Shield Cave is a large limestone cavern in Eagle County that contains painted rock art dating to the Historic period and deposits of the iron mineral pigment material used to make ochre-color paint. This site is one of hundreds of caverns that have developed in the Mississippian Period Leadville Limestone geological formation in Colorado, but one of only a few such caves that exhibit evidence of human activity predating the Colorado Gold Rush. Painted rock art panels, called pictographs, in the forms represented at Shield Cave have been interpreted as belonging to the Early Historic Ute Indian style dating to 1600–1830 CE.
Few artifacts have been documented at the Shield Cave site other than modified chunks of mineralized pigment stone. Most of these materials are brick red in color, the tint resulting from the presence of hematite in the rock. This iron mineral also discolors the soil in patches outside the mouth of the cave, and in high enough concentrations could also be used to manufacture paints. A minor amount of pigment stone in Shield Cave is yellow, as are a few of the rock art motifs painted on the cave walls. Other motifs are painted partly or entirely in shades of gray to black using charcoal, presumably salvaged from campfire debris. Archaeologists have conducted only minor test excavations here in a single project in 1985, which was focused on repairing damage from earlier illicit digging. No buried artifacts were found in the test.
The numerous pictographs at Shield Cave are scattered along the cave’s interior walls and on the most easily accessed outer wall near its mouth. Part of the cave opening has been closed off by the gradual accumulation of rock and soil washing down the adjacent slope. Most of the painted images are small in scale and painted red, consisting of human forms, animals, objects, and tally-like lines. Some of the human figures are shown on horseback while others are overlaid by painted circles and are called shield figures. All the human forms (called “anthropomorphs” by specialists) and the animal figures (“zoomorphs”) are simple illustrations with little detail added. Rock art expert Sally Cole has identified such unadorned figures as characteristic of the Early Historic Ute style, which developed into more detailed scenes in the subsequent Late Historic Ute style represented in scores of panels elsewhere in western Colorado.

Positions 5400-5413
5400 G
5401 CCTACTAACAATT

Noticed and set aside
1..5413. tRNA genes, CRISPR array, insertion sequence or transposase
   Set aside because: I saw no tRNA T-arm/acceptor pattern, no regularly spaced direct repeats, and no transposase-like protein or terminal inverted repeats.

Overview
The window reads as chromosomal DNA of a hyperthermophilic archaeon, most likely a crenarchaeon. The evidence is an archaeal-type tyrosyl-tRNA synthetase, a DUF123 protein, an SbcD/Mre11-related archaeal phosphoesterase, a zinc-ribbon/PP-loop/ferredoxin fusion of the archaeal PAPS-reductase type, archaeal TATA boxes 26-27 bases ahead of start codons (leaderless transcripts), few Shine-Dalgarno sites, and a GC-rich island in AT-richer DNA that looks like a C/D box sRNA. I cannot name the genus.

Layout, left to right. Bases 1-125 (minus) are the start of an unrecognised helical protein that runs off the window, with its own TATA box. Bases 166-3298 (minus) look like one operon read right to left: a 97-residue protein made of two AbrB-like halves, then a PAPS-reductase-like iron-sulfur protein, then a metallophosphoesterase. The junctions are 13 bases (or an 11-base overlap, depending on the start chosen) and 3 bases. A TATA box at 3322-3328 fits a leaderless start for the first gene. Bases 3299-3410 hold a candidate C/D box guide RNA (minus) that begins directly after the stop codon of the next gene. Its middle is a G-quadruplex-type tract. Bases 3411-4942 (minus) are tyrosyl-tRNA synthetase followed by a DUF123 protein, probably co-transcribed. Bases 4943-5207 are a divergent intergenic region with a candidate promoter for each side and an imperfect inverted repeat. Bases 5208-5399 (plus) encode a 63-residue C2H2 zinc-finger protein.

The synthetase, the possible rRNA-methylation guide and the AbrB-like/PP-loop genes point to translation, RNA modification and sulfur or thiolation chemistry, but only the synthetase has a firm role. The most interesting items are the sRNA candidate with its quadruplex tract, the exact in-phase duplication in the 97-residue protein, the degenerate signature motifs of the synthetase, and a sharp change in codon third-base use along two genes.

More Than Paint
Beyond creating pictographs, hematite was used in ceremonial contexts and for myriad painting needs such as body adornment, decorative drawings, or all-over coatings on artifacts of virtually any material. The history of its use spans the entire human history of North America, including in Colorado, where a Paleo-Indian site in Larimer County contained human skeletal remains coated with red ochre. With its vivid color, many cultures viewed it as the blood of the earth, and the places where it occurred in abundance were treated with reverence. While hematite-colored rocks and soil are commonplace in widely scattered locations throughout the west, large sources like Shield Cave are rare.
In addition, many peoples believed caves were portals connecting the natural and spirit worlds, which may help explain the prevalence of rock art in caves the world over. Throughout their homeland, the Ute people consider both caves and hematite sources as sacred places, so Shield Cave holds a very special place in their history.
Unfortunately, caves are also targeted by both vandals and unscrupulous antiquities dealers. Efforts to curb such illegal activities are an ongoing challenge for everyone concerned with the preservation of these unique cultural resources. Remote places such as Shield Cave are especially vulnerable to unmonitored visitation. Some of the conservation options pursued at these sensitive sites include public education via interpretive signs and classes, site stewardship programs that schedule visits by trained volunteers, limited access to and publicity about site locations, and vigorous enforcement of laws protecting sites against vandalism and unauthorized digging.